I can't believe the response to my coverage of Professor Roger's Corder's researches into red wine and longevity on the island of Sardinia facilitated by a travel bursary from the Geoffrey Roberts Award.
The number of people who have taken the trouble to contact me asking for more details of how they can get their hands on wines from Sardinia, preferably the Nuoro region with its concentration of centenarians, and Georgia (whose centenarians are famous and whose wines are currently being tested by Professor Corder) has been extraordinary.
(I publish only a proportion of the correspondence I receive in your turn. As I have already stated, I try to spare you the repetitious and outrageously fawning. I have a soft spot for the mildly flattering, I have to admit, though I fully realise most of these comments are made simply to get my attention.)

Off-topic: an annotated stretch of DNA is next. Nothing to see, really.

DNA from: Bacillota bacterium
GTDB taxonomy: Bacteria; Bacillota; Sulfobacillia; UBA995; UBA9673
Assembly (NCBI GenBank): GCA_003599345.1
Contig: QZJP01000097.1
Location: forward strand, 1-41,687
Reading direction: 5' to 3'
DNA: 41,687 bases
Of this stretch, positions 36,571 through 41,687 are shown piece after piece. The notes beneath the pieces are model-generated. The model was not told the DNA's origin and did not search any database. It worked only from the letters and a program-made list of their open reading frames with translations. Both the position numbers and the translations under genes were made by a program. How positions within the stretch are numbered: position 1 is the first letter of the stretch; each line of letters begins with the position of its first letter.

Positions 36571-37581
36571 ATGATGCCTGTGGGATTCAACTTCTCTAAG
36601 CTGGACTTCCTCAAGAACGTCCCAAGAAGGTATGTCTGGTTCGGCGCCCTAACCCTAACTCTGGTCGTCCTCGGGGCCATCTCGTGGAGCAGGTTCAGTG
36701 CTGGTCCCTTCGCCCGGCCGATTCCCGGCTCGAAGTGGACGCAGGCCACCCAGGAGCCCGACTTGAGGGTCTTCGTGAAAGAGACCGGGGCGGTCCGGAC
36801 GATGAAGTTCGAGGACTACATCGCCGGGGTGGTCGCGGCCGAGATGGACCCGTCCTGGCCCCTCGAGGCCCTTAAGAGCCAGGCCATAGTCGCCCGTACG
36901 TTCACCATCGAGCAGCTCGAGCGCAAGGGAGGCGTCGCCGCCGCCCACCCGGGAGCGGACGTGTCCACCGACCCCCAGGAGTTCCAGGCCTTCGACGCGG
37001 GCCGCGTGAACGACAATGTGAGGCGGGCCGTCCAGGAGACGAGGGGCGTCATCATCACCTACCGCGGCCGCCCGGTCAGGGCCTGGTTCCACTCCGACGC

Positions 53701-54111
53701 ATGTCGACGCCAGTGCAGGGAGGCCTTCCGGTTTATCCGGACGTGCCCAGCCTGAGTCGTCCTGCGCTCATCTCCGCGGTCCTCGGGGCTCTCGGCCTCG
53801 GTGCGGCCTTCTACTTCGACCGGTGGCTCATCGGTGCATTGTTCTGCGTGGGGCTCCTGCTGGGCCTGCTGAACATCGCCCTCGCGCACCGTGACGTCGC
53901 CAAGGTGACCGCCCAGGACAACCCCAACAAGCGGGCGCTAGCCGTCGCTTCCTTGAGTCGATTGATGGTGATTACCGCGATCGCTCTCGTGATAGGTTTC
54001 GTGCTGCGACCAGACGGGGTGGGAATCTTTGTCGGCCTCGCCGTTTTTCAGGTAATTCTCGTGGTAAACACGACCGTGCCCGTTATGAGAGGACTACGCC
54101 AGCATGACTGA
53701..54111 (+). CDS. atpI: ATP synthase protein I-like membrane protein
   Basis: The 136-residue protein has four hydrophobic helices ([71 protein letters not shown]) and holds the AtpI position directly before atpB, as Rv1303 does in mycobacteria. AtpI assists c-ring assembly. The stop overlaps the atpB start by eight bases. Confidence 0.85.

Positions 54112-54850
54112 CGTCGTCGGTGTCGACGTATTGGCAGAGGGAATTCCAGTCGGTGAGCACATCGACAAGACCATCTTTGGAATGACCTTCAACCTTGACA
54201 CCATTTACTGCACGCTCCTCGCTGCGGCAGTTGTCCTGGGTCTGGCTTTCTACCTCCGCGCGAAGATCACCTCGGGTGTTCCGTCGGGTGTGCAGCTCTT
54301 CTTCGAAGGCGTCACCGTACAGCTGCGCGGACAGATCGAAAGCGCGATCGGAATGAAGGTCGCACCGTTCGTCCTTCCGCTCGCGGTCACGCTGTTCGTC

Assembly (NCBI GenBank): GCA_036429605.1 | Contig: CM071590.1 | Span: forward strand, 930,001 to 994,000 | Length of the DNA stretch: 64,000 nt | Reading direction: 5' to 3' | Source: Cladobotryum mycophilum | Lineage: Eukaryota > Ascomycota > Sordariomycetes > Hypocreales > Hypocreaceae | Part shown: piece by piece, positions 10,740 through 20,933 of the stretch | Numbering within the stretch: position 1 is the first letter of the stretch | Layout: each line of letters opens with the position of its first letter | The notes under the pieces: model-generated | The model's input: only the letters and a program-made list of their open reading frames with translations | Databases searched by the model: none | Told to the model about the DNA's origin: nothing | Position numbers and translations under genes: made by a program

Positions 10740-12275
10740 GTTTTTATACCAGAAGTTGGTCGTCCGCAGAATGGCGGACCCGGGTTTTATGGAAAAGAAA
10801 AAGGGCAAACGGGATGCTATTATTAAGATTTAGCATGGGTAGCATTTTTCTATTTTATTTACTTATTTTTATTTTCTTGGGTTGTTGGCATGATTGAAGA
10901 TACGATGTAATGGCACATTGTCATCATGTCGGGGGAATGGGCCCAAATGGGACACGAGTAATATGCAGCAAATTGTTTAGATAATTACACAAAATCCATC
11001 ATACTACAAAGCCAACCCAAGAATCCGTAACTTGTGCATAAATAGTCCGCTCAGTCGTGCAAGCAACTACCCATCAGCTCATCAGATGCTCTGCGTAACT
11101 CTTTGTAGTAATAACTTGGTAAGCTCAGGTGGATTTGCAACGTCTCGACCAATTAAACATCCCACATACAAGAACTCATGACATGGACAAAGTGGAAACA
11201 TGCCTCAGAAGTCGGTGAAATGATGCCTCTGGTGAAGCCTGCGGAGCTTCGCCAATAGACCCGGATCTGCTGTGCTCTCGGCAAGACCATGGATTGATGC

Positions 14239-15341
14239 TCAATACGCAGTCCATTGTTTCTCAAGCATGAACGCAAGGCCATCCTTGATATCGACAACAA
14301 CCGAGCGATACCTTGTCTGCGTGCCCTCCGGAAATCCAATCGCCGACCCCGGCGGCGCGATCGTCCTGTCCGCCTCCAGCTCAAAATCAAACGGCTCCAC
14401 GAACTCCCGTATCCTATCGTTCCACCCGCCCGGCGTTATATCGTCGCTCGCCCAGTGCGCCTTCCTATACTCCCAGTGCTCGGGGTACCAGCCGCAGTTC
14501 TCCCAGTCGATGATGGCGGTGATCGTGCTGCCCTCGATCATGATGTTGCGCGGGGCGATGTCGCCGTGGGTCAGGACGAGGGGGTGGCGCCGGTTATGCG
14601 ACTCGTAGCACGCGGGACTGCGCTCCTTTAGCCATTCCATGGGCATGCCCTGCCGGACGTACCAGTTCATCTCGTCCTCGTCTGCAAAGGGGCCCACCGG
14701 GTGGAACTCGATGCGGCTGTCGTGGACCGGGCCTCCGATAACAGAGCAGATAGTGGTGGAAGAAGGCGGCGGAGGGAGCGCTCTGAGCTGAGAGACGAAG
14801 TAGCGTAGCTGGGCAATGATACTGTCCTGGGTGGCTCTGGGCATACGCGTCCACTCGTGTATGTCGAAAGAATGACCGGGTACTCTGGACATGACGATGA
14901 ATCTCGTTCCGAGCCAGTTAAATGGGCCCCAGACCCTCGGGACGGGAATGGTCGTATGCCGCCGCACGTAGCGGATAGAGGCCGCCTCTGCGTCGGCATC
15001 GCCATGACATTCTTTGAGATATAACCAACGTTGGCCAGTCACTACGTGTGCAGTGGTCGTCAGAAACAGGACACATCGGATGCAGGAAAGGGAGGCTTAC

If I were a wine importer I would be hotfooting it to Nuoro immediately to sign up the wineries from which Professor Corder collected his super-healthy wine samples. See recent correspondence in your turn for details.
The future is looking brighter too for Georgian wine whose Tamada brand from GWS (owned by Pernod Ricard of France) was once offered by Safeway supermarkets in Britain. Surely time for a reprise – especially since Georgia's own Saperavi grape is so characterful and lively. I bet that within less than 10 years Saperavi will be being planted by the same sort of ambitious and inquisitive growers around the world who have been experimenting with grapes such as Touriga Nacional, Tempranillo and Nero d'Avola. You read it here first.